Dujeepa D. Samarasekera & Matthew C. E. Gwee
Centre for Medical Education (CenMED), NUS Yong Loo Lin School of Medicine, National University Health System, Singapore
What we eventually accomplish may depend more on passion and perseverance than on our innate talent.
—Angela Duckworth, Grit: The power of passion and perseverance, 2016
There is now strong and compelling research evidence that individual grit (i.e. the combination of passion and perseverance of an individual for a given task—independent of the domain) is a better predictor of an individual’s potential for success in the future work environment (and, therefore, presumably one’s lifetime achievements as well) than just one’s innate talent. For example, cadets who gain admission into prestigious military institutions like West Point and the Army Special Operation Forces in the USA, are often selected from student cohorts with high scholastic achievements and excellent sportsmen: thus, acceptance into these prestigious institutions is highly competitive—requiring, both, intense physical endurance and high mental agility. However, …
Mun Loke Wong1, Teresa Woon Oi Lee2, Patrick Finbarr Allen3, Kelvin Weng Chiong Foong4
Disciplines of 1Primary Dental Care & Population Oral Health; 2Oral Sciences; 3Endodontics, Operative Dentistry & Prosthodontics; 4Orthodontics & Paediatric Dentistry, Faculty of Dentistry, National University of Singapore, Singapore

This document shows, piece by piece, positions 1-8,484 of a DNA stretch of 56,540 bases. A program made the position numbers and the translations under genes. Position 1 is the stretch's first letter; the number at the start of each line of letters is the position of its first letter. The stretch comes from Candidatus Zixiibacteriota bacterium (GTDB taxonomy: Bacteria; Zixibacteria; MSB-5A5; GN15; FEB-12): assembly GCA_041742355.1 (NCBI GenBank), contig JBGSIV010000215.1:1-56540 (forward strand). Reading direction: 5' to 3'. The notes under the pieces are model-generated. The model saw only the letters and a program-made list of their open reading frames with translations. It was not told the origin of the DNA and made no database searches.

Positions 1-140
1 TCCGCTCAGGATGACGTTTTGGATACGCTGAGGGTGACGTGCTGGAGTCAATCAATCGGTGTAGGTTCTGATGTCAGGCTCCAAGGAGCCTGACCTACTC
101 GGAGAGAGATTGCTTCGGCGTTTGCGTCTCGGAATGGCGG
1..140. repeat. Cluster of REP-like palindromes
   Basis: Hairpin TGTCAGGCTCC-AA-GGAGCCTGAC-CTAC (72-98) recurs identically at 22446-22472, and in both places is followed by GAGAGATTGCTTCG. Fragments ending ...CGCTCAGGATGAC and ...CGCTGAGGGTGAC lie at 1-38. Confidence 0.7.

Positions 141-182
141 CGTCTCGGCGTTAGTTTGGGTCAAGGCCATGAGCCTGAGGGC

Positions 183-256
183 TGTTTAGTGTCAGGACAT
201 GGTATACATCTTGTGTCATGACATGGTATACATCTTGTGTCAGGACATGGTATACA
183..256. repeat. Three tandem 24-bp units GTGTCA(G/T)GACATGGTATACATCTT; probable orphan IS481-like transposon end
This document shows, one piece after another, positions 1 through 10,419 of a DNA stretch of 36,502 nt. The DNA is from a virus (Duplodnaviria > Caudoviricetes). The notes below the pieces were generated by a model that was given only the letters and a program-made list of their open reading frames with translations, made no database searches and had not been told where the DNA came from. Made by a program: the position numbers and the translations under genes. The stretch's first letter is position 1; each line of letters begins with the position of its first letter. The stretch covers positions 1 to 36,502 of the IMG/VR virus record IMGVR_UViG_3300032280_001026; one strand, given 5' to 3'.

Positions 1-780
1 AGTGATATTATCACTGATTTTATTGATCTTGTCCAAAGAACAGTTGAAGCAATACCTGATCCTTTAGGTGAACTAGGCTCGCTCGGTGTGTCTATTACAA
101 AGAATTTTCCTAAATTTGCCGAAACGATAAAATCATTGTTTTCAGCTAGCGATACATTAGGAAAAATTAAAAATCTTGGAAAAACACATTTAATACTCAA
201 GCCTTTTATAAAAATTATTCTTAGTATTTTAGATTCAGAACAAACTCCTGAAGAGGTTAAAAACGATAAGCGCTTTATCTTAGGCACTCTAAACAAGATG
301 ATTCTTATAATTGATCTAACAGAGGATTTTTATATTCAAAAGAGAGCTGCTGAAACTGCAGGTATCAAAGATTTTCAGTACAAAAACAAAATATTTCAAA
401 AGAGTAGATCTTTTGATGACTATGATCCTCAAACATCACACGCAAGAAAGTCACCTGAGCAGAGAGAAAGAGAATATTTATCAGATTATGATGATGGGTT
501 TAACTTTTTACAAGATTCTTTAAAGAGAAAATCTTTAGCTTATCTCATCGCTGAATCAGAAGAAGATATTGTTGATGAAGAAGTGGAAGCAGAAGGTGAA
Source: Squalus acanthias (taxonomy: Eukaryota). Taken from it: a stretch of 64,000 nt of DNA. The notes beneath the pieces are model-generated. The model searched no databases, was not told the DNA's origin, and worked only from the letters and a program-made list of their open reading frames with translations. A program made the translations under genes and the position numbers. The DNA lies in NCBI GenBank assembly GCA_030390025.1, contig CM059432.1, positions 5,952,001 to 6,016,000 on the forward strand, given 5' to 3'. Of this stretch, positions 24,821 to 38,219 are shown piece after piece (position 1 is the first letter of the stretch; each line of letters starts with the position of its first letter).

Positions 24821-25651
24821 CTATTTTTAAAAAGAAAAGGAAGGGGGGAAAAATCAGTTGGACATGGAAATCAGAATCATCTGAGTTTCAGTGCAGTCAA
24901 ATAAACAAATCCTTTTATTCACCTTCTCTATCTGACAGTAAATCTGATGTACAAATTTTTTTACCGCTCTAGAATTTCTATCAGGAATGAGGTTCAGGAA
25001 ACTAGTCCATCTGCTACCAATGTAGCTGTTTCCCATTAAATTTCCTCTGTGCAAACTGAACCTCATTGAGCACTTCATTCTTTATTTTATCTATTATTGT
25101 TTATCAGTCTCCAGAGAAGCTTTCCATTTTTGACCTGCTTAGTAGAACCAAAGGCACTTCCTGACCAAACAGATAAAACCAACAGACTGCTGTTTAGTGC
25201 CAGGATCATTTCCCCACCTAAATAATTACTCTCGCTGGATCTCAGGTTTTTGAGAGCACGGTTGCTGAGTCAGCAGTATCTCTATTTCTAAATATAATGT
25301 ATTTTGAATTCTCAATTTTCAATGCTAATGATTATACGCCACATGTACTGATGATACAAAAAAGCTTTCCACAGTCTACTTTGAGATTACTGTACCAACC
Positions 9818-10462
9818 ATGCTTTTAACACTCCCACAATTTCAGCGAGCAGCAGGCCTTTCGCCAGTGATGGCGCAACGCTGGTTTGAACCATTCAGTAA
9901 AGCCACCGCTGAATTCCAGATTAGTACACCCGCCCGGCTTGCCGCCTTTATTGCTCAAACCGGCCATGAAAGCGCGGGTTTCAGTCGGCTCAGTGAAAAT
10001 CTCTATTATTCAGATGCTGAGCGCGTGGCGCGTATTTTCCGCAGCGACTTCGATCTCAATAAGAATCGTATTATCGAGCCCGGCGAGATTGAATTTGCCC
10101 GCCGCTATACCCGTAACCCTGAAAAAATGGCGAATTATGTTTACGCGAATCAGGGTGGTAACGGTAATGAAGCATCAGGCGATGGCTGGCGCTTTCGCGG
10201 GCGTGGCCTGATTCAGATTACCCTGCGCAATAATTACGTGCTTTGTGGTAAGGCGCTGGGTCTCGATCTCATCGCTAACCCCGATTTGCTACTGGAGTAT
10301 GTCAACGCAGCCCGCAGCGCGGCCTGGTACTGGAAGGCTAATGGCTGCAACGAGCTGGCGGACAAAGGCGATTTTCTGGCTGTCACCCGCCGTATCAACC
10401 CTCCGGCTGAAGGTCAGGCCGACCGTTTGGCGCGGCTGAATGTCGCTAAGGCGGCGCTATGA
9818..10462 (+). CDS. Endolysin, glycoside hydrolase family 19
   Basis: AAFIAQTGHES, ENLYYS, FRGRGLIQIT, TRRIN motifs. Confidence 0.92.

In 2019, the Faculty of Dentistry celebrated its 90th anniversary. Since its beginning, the Faculty has grown from strength to strength and its efforts at nurturing generations of oral healthcare professionals have evolved. Such growth and evolution ensure that the Faculty’s mission of education remains contemporaneous, effective and relevant to future-proof its graduates to play an instrumental role in helping the population achieve good oral health. This article documents the Faculty’s early years; highlights its journey and educational endeavours which have transformed teaching and learning in dentistry. It also sheds light on key drivers of change which will shape the way the Faculty seeks to transform dental education for the future.